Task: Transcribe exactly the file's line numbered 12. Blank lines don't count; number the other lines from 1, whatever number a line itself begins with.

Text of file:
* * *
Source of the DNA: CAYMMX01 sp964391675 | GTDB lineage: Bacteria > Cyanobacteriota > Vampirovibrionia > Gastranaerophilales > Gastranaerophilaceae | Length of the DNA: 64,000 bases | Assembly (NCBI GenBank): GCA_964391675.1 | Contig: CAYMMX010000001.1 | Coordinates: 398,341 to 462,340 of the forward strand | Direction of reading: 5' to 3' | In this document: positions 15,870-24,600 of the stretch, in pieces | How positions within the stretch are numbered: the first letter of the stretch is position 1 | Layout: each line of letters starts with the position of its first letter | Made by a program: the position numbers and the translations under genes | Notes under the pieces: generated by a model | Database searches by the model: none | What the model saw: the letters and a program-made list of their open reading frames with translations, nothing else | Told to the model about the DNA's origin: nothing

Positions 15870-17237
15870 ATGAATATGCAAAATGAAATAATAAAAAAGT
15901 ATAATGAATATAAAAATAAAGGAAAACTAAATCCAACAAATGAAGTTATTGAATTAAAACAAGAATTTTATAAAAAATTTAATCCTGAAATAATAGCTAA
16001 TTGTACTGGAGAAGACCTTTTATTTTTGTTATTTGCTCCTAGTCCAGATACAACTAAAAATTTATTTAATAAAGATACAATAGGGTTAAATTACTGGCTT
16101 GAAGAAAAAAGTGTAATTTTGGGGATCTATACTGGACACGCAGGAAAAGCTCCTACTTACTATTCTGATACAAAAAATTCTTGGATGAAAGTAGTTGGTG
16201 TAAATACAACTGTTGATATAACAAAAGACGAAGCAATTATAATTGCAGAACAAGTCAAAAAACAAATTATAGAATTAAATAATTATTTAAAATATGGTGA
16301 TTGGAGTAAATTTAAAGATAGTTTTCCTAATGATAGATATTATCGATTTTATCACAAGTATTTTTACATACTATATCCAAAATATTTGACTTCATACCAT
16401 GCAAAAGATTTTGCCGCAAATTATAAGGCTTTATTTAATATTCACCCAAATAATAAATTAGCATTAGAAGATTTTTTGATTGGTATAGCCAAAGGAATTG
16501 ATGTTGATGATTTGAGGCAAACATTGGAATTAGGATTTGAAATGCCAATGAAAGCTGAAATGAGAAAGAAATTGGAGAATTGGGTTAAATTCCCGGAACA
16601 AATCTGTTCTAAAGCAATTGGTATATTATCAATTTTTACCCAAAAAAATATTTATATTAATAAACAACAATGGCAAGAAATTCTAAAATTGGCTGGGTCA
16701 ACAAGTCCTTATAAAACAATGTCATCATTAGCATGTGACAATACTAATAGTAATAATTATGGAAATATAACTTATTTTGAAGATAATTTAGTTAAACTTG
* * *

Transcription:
16701 ACAAGTCCTTATAAAACAATGTCATCATTAGCATGTGACAATACTAATAGTAATAATTATGGAAATATAACTTATTTTGAAGATAATTTAGTTAAACTTG